Twenty Democratic presidential candidates took the stage in Detroit, Michigan for two nights of debates last week that were criticized for encouraging conflict instead of examining substantive policy issues. CNN, the host and broadcaster of the debates, opened the show with a 3-minute introduction featuring
Glenn Greenwald and Tucker Carlson are from opposite ends of the political universe, but they seem to find some common ground on the topic of free speech. Greenwald, a newly minted Fox News contributor, appeared on Carlson’s program following an incident between Carlos Maza and
Mark Halperin, veteran journalist accused of sexually harassing several women during his time as political director at ABC News, has been quietly attempting to step back into the industry after years of silence. Last month Halperin began tweeting again after a nearly two-year hiatus. On
CNN names former Department of Justice spokeswoman as new political editor.
The government has reopened for the next three weeks following the longest federal shutdown in history. While Congress works on a deal to keep the government open until the fiscal year’s end, President Trump is crafting his State of the Union Address, which is now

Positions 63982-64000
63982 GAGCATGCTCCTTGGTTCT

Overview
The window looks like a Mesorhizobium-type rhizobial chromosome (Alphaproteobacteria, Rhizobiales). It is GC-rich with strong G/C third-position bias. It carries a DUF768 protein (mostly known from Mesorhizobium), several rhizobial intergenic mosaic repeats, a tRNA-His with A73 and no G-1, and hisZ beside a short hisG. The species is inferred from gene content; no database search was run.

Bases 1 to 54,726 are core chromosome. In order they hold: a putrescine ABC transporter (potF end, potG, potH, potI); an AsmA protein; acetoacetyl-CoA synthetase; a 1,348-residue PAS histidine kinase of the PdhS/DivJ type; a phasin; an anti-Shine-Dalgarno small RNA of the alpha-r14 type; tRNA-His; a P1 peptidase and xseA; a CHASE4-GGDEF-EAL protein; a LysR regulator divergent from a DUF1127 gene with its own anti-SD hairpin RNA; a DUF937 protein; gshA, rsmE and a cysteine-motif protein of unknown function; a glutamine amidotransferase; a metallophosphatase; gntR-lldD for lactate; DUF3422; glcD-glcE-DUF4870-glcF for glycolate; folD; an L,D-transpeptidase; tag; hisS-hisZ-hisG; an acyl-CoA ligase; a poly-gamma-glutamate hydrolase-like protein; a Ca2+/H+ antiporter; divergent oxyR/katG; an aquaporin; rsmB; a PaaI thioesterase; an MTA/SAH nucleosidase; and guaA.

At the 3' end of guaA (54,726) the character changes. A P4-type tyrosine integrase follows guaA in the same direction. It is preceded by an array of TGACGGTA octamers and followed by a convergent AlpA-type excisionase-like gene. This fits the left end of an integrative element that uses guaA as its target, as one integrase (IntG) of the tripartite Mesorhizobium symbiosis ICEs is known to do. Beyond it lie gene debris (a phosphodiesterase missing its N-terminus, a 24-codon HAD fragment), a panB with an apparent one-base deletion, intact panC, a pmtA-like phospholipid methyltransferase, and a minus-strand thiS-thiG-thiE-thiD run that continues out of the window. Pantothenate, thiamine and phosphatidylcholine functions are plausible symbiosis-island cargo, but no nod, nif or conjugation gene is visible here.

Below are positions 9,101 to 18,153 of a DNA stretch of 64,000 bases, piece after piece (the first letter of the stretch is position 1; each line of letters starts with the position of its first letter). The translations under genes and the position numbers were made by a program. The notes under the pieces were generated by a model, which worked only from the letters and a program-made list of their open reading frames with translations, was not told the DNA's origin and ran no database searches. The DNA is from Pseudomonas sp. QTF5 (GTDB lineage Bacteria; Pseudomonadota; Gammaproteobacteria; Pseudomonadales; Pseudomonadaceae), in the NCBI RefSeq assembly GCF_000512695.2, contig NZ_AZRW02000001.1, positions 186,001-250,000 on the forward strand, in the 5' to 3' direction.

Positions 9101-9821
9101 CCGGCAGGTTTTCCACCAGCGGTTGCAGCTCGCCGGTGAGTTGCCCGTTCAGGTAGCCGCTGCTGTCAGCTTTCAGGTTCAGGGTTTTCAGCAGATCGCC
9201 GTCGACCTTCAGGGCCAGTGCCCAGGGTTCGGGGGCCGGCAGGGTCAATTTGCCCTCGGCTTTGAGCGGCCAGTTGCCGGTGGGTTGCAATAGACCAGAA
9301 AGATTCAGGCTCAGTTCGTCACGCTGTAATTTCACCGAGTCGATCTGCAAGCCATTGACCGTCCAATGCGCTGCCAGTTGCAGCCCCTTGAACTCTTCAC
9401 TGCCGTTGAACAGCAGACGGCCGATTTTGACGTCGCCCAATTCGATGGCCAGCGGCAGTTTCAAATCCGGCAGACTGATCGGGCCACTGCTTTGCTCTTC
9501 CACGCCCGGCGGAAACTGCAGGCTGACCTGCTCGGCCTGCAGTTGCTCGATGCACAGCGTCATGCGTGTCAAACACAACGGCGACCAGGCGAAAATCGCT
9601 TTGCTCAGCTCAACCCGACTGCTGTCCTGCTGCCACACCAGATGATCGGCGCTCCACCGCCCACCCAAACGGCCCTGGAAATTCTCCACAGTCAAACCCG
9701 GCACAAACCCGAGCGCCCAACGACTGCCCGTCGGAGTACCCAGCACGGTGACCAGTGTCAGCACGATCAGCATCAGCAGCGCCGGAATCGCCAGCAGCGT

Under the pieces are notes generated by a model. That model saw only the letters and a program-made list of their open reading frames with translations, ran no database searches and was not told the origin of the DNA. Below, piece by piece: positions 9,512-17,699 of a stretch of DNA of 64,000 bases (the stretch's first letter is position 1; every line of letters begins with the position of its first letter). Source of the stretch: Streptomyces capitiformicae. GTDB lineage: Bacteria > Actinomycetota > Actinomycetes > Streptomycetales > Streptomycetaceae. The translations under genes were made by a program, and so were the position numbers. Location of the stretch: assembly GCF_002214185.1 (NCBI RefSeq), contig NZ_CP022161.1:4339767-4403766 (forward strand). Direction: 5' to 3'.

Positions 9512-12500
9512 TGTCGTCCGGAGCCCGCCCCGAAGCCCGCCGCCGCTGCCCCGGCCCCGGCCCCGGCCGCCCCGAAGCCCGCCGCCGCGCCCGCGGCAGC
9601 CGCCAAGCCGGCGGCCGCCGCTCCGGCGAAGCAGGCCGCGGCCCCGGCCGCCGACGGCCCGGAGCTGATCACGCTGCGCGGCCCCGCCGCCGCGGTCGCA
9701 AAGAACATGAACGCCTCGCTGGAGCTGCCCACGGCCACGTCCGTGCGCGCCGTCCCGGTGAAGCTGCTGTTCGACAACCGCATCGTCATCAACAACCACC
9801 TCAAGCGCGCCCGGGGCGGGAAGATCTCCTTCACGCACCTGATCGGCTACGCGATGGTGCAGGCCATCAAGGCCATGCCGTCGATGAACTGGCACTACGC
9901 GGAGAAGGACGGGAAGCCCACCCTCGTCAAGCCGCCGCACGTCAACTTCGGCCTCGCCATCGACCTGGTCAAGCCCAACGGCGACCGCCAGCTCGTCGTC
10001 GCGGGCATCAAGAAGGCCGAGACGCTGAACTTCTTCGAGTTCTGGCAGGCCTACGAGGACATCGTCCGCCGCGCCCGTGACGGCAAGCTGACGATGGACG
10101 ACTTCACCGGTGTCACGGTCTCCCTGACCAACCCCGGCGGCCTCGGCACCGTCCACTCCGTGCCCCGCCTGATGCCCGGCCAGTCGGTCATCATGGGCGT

Just a few years ago, digital publishers like BuzzFeed and the Huffington Post were seen as industry pioneers that would lead the next phase of journalism. Now, after over 1000 layoffs last week, they are reckoning with the Google-Facebook duopoly on advertisement revenues and are left vulnerable to further financial misfortune.
Ben Shapiro’s talk at The George Washington University revealed his feelings on Tucker Carlson’s recent monologue and the resulting split in the conservative commentariat.
Despite an overwhelming number of women graduating with degrees in Journalism and Mass Communications, the field of journalism still lacks female voices. Though many fields have increased the amount of women they hire, journalism appears to be flatlining. In 2018, women made up only
Media coverage of the tear gassing of asylum-seekers at the U.S.-Mexico border elicits vastly different responses from outlets and officials alike.
USA Today’s decision to publish the substantially erroneous op-ed written by President Trump has provoked rightful criticism by others in the news media amid the Trump administration’s ongoing war against truth and the free press.